No Book Fair is complete without some awards, so we got out the craft supplies and made some rosettes, and the inaugural Storey Books Awards were born. The categories and winners were as follows:

Best book with an animal – Kipper by Mick Inkpen

Funniest book – Oi Duck-billed platypus by Kes Gray and Jim Field

Best pictures – You Choose by Nick Sharratt and Pippa Goodhart

Best book from around the world – Banana skin Chaos by Lilli d’Arronge (trans. Daniela Bernardelle)

We had a great day at our book fair and I hope she looks back on it as fondly as I will.


End of the Seven Day Book Cover Challenge

So I’ve come to the end of my seven day book cover challenge. It’s been an interesting journey. At the beginning, I thought this would be quite easy. I went through my book cases and picked out my seven books. Great, I thought, I’m done! But as the week went on, I started to remember other books, books I hadn’t seen for a while, or even thought about for a while. And then the deliberating began and my book selection at the end of the week was quite different to my initial choices.

My book choices:

Day One: Wild Swans by Jung Chang

Day Two: La casa de los espiritus by Isabel Allende

Day Three: A Suitable Boy by Vikram Seth

Day Four: Madhouse Cookbook by Jo Pratt

Day Five: Nirgendwo in Afrika by Stephanie Zweig

Day Six: The Underground Railway by Colson Whitehead

Day Seven: The Shadow of the Wind by Carlos Ruiz Zafón

Looking back at my both my choices and the books I nearly chose, I’m struck by two things. Firstly, that my books take me around the world – India, China, Spain, Chile, the USA. And even where they have been written by a writer based in a certain part of the world, they often take me somewhere else. Stefanie Zweig’s Nirgendwo in Afrika is written in German yet takes me to Kenya. María Dueñas’ El tiempo entre costuras is Spanish yet leads me Morocco.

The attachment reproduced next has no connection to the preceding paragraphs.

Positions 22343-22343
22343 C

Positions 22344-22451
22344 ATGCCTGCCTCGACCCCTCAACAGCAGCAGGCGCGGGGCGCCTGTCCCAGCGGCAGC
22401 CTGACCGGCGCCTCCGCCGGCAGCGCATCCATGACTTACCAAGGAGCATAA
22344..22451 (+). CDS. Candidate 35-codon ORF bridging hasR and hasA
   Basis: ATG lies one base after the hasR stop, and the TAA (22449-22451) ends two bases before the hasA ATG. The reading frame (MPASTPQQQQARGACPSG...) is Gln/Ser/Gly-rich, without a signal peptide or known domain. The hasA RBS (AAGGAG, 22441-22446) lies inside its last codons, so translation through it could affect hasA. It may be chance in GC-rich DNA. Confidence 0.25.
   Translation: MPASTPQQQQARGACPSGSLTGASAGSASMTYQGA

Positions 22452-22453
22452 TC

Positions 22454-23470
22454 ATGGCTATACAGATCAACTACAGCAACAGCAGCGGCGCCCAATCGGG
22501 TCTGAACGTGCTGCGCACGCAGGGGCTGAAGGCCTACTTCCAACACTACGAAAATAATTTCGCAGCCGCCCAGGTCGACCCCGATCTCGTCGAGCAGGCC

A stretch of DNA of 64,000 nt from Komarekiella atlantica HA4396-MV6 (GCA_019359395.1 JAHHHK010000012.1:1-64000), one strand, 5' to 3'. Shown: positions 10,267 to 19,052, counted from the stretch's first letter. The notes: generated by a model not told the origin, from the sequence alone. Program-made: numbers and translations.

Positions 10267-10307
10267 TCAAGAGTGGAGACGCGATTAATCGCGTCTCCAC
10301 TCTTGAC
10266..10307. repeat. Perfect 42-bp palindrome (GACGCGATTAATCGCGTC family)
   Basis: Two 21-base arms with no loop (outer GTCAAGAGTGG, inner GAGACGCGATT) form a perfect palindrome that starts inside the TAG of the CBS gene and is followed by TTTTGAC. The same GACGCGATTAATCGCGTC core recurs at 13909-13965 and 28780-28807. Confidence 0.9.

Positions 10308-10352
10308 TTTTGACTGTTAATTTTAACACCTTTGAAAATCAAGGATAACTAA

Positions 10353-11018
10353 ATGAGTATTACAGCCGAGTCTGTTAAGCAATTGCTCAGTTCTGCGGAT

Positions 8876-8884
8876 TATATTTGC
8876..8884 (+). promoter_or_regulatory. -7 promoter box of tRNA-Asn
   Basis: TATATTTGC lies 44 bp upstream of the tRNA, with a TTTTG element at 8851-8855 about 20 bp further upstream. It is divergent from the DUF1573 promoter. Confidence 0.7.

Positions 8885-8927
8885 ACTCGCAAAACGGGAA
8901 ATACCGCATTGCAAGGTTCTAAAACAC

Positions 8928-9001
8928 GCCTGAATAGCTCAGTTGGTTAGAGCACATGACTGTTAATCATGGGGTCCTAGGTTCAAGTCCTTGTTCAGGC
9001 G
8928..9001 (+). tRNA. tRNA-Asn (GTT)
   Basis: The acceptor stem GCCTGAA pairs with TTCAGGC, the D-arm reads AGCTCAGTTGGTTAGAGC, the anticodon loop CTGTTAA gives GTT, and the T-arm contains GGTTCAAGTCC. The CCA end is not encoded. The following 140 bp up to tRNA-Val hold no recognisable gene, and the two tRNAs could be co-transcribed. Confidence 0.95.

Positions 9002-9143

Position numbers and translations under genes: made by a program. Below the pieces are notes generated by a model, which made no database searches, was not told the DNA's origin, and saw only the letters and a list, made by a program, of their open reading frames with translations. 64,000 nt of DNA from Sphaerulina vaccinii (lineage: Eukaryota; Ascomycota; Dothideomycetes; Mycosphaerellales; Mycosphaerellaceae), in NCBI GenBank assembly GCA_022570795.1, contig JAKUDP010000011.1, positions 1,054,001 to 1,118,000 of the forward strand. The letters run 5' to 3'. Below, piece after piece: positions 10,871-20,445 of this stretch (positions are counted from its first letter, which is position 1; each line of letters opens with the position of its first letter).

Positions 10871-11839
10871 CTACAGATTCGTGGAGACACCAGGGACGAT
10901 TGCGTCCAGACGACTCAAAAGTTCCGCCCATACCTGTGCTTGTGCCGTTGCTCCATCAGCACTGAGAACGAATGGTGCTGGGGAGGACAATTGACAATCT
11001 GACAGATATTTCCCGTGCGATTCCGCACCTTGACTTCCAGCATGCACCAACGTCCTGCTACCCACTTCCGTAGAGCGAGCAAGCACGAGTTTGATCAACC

The second thing I notice is the emotional connection I have to these books. These aren’t just words on paper; they remind me of places I have been and people I have known. While Amitav Ghosh’s Sea of Poppies takes me back to India, A Suitable Boy reminds me of the friend who first recommended it to me. Zweig reminds me of my time in Austria while Allende and García Marquez return me to Mexico where I first learnt Spanish and fell in love with LatAm literature. I feel like I’ve visited some old friends and it has brought back some amazing memories of places I’ve been.

Inspired by the last week, this week I’m going to explore my favourite children’s and YA books.

7 Day Book Cover Challenge

I do love a good challenge, especially if it’s involving books! I’ve been nominated by die Bücher Frauen for Göttingen-Kassel, Anna Rokosz and Antje Althans to post seven book covers of seven books I love. The idea is just to post a photo the cover with no comments! Each day I post, I have to nominate a friend to do the same. It looks like this has been doing the rounds for while but I’m looking forward to rummaging through by book shelves and perhaps reminding myself of some forgotten favourites!

Bring it on!

World Kid Lit Book Review: Lost and Found Cat

Lost and Found Cat by Doug Kuntz and Amy Shrodes. Illustrated by Sue Cornelison (Crown Books).

This is a story again about refugees fleeing their homes but this time with a bit of a twist. A bit like the Austrian fictional story Flucht by Niki Glattauer and Verena Hochleitner that I reviewed back in September, this story is about a family that take their cat with them. The story line focuses on the cat’s journey to a new home. Rather than a fictional tale however, this one is true.

Dominic (8): I thought the photos at the end were interesting because I hadn’t realised it was a true story.